Bebop Sensors Wants to Power the Next Generation of Smart Fabrics

Bebop Sensors is developing a new line of sensor technologies aimed at powering new wearable devices and smart fabrics.

The Forte data glove is just one example of how Bebop Sensors is using its smart fabric sensor technology to change the world of wearable devices. The glove incorporates haptics, wireless technology, and super accurate rapid sensing for gaming and AR/VR environments.

Bebop Sensors Inc.

Bebop Sensors, a company that develops smart fabric sensors, aims to change the world of wearable smart devices and fabrics with its new line of sensor technologies that have been specifically designed to bend and stretch while being worn on the body. The company plans to market the sensors for the next generation of wearable devices, including smart clothing, wearable healthcare devices, prosthetics, and athletic equipment.

“We have a number of new sensors, including carbon fibers and silver or copper wires that offer capacitive resistive, optical solar, and other methodologies to sense and base fabrics such as twill, felt, kevlar, Lycra, and artificial silks,” said Sri Peruvemba, vice president of strategy for Bebop. “Bebop starts with a fabric material that is then coated with proprietary nanomaterials that give it the conducting and sensing abilities. This material is thin, light, flexible, and comfortable, and is cut to pretty much any shape and size. The sensor material is usually attached to a plastic/PET/fabric substrate, and the connection from the sensor material to the drive electronics is usually via conductive inks that are printed onto the substrate.”

So far Bebop has already shipped over two million units into the field across various different industries ranging from healthcare devices to robotics. The company is particularly interested in changing the landscape of wearable fabrics following its latest line of sensor technologies that can remain stable despite any bending or stretching of the material.

“Our sensors can bend, flex, stretch, or twist and continue to perform within spec,” Peruvemba said. “That is precisely why they are chosen. If the application cannot accept a rigid sensor or a sensor that does not have high accuracy, then we are a natural choice. Stability is an essential quality of any sensor, and after numerous lab and field tests, our new flexible fabric sensors are proven stable. They are light, flexible, thin, and very versatile. You can cut them into the shape that you want, and still have a high level of accuracy — and since we mass produce them, we are able to achieve very competitive pricing, not only in medical and industrial applications but in commercial applications as well.”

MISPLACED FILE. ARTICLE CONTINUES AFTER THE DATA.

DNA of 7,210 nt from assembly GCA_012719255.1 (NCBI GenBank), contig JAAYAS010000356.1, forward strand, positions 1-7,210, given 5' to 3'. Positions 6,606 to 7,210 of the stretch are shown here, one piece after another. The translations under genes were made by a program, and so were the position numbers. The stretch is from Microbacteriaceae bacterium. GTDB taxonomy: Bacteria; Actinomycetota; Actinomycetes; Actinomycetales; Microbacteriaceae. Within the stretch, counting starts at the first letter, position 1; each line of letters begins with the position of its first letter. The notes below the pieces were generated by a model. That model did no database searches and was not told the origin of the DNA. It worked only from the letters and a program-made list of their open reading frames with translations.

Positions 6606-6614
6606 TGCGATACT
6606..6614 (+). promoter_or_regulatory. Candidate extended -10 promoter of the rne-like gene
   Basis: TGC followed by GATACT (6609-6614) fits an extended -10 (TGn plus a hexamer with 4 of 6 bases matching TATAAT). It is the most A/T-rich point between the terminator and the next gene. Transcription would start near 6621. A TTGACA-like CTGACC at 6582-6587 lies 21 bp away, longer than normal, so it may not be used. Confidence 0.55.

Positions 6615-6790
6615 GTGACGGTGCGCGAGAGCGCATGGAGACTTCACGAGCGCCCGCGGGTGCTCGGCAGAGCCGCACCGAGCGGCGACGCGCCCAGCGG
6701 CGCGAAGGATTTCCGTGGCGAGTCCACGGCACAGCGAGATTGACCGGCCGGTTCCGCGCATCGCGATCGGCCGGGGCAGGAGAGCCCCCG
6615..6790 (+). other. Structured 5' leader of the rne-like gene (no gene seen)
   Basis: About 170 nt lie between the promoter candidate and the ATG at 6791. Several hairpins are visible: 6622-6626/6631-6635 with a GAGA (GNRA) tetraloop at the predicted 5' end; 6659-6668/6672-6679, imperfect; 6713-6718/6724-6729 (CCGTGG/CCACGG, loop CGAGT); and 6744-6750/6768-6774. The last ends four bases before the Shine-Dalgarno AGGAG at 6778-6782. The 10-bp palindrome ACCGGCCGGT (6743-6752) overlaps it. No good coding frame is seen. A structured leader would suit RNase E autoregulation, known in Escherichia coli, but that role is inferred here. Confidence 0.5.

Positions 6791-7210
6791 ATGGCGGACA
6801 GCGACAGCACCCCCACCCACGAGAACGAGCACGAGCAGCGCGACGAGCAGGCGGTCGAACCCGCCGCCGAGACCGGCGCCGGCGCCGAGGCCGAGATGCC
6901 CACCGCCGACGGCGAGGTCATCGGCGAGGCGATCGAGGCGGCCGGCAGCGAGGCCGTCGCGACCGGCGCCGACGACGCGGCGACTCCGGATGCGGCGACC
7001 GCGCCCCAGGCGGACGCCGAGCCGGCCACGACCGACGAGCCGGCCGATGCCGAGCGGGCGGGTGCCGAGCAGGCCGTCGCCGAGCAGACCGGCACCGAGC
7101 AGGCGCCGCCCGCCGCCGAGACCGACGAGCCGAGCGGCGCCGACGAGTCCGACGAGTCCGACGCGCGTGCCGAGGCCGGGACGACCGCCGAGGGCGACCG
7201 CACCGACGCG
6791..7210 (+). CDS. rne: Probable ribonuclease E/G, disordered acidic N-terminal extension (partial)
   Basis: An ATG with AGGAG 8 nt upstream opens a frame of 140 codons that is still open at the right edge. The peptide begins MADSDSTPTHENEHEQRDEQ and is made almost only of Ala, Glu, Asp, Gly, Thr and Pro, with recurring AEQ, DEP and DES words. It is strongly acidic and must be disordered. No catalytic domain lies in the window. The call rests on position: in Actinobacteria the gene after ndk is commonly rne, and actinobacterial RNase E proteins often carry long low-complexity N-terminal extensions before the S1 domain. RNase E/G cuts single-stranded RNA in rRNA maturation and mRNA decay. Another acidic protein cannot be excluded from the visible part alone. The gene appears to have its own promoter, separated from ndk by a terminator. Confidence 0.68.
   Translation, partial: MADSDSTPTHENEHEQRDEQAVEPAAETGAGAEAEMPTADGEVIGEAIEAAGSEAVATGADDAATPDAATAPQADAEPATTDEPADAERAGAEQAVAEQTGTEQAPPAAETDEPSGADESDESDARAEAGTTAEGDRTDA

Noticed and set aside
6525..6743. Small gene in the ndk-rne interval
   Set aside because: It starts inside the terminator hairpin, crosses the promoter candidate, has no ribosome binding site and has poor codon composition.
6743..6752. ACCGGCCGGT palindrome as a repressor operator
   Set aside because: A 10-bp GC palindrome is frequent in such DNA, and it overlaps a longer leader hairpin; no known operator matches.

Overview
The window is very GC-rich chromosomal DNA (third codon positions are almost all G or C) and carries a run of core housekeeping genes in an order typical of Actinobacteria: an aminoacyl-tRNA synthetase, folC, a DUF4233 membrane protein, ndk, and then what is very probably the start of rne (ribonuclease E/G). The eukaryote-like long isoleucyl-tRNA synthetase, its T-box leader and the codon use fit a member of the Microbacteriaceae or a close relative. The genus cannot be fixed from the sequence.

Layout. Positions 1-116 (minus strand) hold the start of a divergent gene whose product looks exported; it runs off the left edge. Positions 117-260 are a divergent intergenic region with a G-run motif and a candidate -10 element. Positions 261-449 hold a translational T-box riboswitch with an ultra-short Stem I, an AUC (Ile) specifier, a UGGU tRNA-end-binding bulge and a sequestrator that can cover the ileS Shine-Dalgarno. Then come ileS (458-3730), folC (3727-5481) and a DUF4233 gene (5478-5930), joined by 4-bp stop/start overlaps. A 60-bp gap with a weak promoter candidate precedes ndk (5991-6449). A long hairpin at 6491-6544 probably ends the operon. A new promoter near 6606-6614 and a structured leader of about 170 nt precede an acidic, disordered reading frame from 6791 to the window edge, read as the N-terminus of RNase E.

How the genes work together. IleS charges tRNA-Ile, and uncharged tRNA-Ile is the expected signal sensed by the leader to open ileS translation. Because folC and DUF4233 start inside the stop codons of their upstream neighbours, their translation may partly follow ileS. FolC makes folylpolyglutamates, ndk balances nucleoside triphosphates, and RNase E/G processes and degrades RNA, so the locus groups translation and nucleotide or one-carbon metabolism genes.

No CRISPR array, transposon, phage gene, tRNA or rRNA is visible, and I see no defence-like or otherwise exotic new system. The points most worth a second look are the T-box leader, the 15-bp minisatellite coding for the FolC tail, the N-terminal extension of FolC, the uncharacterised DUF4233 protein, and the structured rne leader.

Peruvemba said the market for wearable sensor technologies has been growing steadily over the past few years. And while many sensor technologies have been traditionally rigid, many modern devices now require more fabric-like, flexible sensor technologies that can stretch and bend to accommodate the contours of the human body. Bebop has already begun shipping out their sensor technologies for a variety of different applications within the medtech realm, including hospital beds and gurneys, wheelchairs, braces, and sports medicine devices that can be used in equipment and protective gear. As the sensors become more ubiquitous, the company expects that they’ll make their way into a variety of devices across the commercial and industrial spectrum.

“We’ve already deployed millions of units, but hopefully you will begin to see these sensors in applications where you might not think you even need a fabric sensor,” Peruvemba said. “Our fabric sensors are being shipped into several medical applications, as well as industrial applications like in the automotive industry including car seats for infants and adults. They’re even being used in electronic musical instruments that are now commercially available for purchase.”

As the company continues to explore various avenues for implementation, the flexible sensor technologies continue to rise to the challenge. Every indication seems to be that the sky truly could be the limit for these new sensors,  and it might not be long before your next wearable device is powered by one — and you may not even know it.

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